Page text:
Page last updated at 21:56 GMT, Wednesday, 16 July 2008 22:56 UK

In pictures: Mid-East prisoner swap

Red Cross officials receive the coffins of Eldad Regev and Ehud Goldwasser in Lebanon

In a day of mixed emotions in the Middle East, the Lebanese militant group Hezbollah has handed over the bodies of two Israeli soldiers to the Red Cross as part of a prisoner exchange deal with Israel.

Eldad Regev and Ehud Goldwasser

Israel confirmed the remains were those of Eldad Regev and Ehud Goldwasser. Their capture in 2006 sparked an Israeli invasion of Lebanon in which more than 1,125 Lebanese and 160 Israelis died.

Lorry carrying remains of Lebanese and Palestinian fighters heads to Israeli border

Israel also handed over the remains of 200 Lebanese and Palestinian fighters killed in northern Israel, as part of the deal.

Lebanese prisoners wait to be released

After verifying the identity of its soldiers' remains, Israel cleared the release of five Lebanese prisoners.

A Hezbollah militant rides on horse back in Naqoura, southern Lebanon, 16 July, 2008

In anticipation of the release, Lebanese celebrations were held both in Naqoura, near the border with Israel, and the capital Beirut.

Samir Qantar (c) waves as he arrives at Beirut International airport, Lebanon, 16 July, 2008

Among those freed was Samir Qantar, seen here waving at Beirut airport having changed into military fatigues. He was jailed in 1979 for murdering three people, including a four-year-old girl.

Hezbollah leader Hassan Nasrallah (R) gestures as he welcomes the released prisoners, including Samir Qantar, back to Lebanon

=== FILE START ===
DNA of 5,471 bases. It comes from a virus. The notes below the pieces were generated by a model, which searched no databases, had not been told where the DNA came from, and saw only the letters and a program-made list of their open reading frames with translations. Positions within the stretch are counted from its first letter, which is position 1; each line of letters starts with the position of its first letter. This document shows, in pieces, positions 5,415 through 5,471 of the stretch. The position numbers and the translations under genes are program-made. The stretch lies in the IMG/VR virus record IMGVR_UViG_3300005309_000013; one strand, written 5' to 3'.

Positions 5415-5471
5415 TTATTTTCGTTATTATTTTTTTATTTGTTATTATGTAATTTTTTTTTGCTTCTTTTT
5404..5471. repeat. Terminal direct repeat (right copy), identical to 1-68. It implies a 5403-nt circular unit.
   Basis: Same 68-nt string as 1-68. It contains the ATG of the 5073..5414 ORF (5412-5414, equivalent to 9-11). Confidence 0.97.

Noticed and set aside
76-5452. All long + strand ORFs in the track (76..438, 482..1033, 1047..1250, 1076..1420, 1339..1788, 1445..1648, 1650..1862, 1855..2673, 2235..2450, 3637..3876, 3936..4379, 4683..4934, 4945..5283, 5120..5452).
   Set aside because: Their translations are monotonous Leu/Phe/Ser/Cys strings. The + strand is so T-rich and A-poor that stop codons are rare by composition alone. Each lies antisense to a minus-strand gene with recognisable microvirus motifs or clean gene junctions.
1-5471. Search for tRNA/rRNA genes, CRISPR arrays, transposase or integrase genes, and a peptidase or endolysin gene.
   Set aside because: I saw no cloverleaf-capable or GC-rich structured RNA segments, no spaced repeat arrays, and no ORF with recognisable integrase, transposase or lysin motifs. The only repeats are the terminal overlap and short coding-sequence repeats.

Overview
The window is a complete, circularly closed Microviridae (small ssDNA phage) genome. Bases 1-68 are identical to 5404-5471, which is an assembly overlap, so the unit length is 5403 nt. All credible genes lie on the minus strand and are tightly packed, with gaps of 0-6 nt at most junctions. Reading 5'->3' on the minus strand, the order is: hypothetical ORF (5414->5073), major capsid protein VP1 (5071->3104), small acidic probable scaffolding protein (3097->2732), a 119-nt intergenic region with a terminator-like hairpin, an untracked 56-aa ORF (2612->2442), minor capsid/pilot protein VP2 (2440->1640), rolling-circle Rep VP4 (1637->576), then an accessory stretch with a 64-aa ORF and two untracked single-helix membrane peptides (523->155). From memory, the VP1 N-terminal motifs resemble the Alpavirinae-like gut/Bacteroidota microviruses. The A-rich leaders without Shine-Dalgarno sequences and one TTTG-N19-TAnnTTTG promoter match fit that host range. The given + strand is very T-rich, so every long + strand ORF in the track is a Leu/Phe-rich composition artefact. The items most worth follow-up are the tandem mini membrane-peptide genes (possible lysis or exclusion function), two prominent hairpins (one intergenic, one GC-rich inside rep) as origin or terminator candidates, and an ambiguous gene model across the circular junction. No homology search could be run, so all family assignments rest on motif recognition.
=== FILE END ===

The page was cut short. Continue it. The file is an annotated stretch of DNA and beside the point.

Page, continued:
The event was given such significance that Hezbollah's reclusive leader, Hassan Nasrallah, made his first public appearance since September 2006 to welcome the released men home.

Hezbollah coffins

In more sombre scenes, meanwhile, Hezbollah prepared coffins for the remains of its fighters.

Mourner at home of Eldad Regev

In Israel, an army spokesperson described it as a tough and emotional day. The government said the unequal exchange had to happen because of its moral obligation to the families of the fallen soldiers.

Israeli Defence Minister Ehud Barak (L) and Prime Minister Ehud Olmert (R) beside Karnit Goldwasser, the wife Ehud Goldwasser, praying over his coffin

For Karnit Goldwasser, seen here with Israeli Prime Minster Ehud Olmert as she touches the coffin of her husband, the exchange finally brought closure after two years of waiting for news of his fate.

Shlomo Goldwasser, the father of captured Israeli soldier Ehud Goldwasser

But Ehud Goldwasser's father, Shlomo, criticised Hezbollah for making his family wait so long for confirmation of his son's death.

Mid-East prisoner swap under way
16 Jul 08 |  Middle East

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